Streams

What Makes Health Care Such a Divisive Issue

Tuesday, March 04, 2014

Dr. Ezekiel J. Emanuel explains how the Affordable Care Act reforms are reshaping the health care system. He also looks at why health care in America has become such a divisive social issue and why reform has bedeviled presidents of the left and right for more than a century. Dr. Emanuel is a professor of medical ethics and health policy at the University of Pennsylvania and served as a special adviser to the White House on health care reform. He’s the author of  Reinventing American Healthcare: How the Affordable Care Act Will Improve Our Terribly Complex. Blatantly Unjust, Outrageously Expensive, Grossly Inefficient, Error Prone System.

Guests:

Ezekiel Emanuel

Comments [22]

David

My "affordable" health insurance

1) 20% more per year in cost than my old "un-affordable" health insurance

2) Can only use in-network doctors. My old "un-affordable" health insurance paid 70% of the out-of-network doctors' bills.

3) Will NOT cover cost of prescriptions written by my out-of-network doctors, even though the contracts are with the pharmacies and NOT the out-of-network doctors (or in-network doctors, for that matter).

Mar. 05 2014 12:55 AM
Technite from Central NJ

This was the most cogent discussion of the ACA I have ever heard. Mr. Emanuel had facts to back his statements and realistic explanations on why decisions were made. I was riveted for the entire segment.

Mar. 04 2014 03:29 PM

@Ivan Obregon from NYC

Well said...

Mar. 04 2014 03:02 PM
George from New Jersey

Unfortunately, people make pronouncements or judgments from their personal experience, at a very early period in the Affordable Care Act implementation.
Very similar negative forebodings were stated about the Social Security Act, and the Medicare Act. A decade later, however, there was no mention of the doom and gloom, which never materialized. Dr. Emanuel is a health care policy authority, and clearly and objectively states the facts as they are without having them be politicized.

Mar. 04 2014 03:00 PM

@Joe Mirsky,

In the past, not matter if you where Low, Middle or Upper Income Class, Medical bills could outstrip all of your financial resourcess... that's why Medical Bankruptcy was the #1 cause for bankruptcy in the US... Unless you where FILTHY rich and did not nead health insurance... no matter what insurance you had in the past.. there was always an "annual" and "Lifetime" cap in your policy... not to mention the "pre-existing" exclusion clause... So upper middle class families with a child that was born with a congenital "lifetime" medical condition would eventually outstrip all of the families finances.... Today, under OBAMACARE, that should never happen again.

Mar. 04 2014 02:59 PM

@sophia

Once the ACA is fully implemented and operational (this might take a few years) medical information and diagnostics will be state of the art and available to physicians and hospitals which will reduce complexity and increase accuracy astronomically.. it just takes time to get there.. but, you have to start somewhere.

Today, the 'ability to pay' is the driving force for not only the "quality" of medical care.. but even medical care period... Citizens at the lower end (4 times the poverty level) are now able to get "adequate" medical care which they never had before.. that is a START... For Americans to have "equal access" to the health care we must have "Government Health Care" like the Veterans Administration.. The "quality" of that kind of care is debateable.. But, around the world, even countries with so called "socialized medicine" have higher quality of care for the wealthy (with additional top notch insurance or unlimited funds for the BEST care available)... No matter what political system you have MONEY will always go after and receive the BEST that's available... e.g... Organ Receipent Lists where bypassed by Yakuza bosses to the top of the list for an organ with FBI assistance.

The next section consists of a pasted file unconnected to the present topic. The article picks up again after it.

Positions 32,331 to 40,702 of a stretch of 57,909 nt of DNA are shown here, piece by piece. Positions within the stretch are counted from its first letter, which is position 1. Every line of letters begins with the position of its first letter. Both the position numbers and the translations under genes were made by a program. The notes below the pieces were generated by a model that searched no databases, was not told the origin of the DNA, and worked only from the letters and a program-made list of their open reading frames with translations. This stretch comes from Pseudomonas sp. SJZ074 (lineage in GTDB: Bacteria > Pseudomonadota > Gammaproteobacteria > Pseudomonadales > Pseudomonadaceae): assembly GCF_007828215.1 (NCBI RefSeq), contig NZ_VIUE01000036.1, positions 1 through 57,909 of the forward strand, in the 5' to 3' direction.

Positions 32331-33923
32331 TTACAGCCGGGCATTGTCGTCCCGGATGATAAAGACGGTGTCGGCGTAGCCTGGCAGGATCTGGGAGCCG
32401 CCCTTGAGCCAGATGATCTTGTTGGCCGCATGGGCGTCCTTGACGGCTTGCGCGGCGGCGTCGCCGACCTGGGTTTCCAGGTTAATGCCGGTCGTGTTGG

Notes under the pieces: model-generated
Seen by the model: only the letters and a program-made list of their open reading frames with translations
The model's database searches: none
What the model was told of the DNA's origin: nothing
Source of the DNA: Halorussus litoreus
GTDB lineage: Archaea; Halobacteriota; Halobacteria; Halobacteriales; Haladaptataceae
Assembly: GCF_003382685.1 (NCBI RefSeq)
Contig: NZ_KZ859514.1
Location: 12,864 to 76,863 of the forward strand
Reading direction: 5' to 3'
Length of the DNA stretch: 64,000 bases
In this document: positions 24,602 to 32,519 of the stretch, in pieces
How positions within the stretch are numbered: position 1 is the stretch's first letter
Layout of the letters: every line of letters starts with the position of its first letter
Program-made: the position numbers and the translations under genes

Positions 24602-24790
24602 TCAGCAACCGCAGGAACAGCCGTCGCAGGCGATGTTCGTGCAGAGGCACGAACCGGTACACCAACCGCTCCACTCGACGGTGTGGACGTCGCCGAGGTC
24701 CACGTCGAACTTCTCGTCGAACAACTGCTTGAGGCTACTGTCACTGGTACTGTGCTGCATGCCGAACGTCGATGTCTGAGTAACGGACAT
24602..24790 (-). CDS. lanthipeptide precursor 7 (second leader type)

Mar. 04 2014 02:54 PM

Ed from Larchmont

You should listen to this discussion and you will then understand how BAD our health care system was. The only reason it became "political" is because it was so bad. If it actually worked nobody would be trying to fix it.

Before abortion was "legalized", our country still had many abortions however many or most of them had very damaging effects to the "mothers" health or life. If you want to "stop" or "prevent" abortions then you must stop or prevent unwanted pregnancies... The only solution you can propose it seems is "abstinance".. and with what kind of results? Those states that have "outlawed" abortion and only teach abstinance have had a dramatic rise in "teenage pregnancies".. many of which still end up in abortions or 'unwanted' children.

Obamacare does not pay for abortions but it does offer "free" birth control which is still the BEST solution for preventing abortions.

Mar. 04 2014 02:43 PM
KZ from New Jersey

Emmanuel is an apologist for the bloated system we have. Why doesn't he talk about the unrestricted cost in the system? Insurance does nothing to stop the costs from spiraling and the networks becoming narrower.

I spent the morning trying to figure out how to get my asthma medicine. I have a silver national access plan I bought on the exchange and my albuterol inhalter costs $70 because of the sleazy pharma industry. I learned that I can get it for 1/3 of the price by ordering from Canada.

What good is it to be covered by insurance when the costs are still prohibitive?

Mar. 04 2014 02:02 PM
resident alien from Williamsburg

while a single payer system might not be ideologically possible in the US, there is the law of large numbers. the more people are insured by the same plan, the more efficient, the smaller the risk and therefore the lower the insurance rate.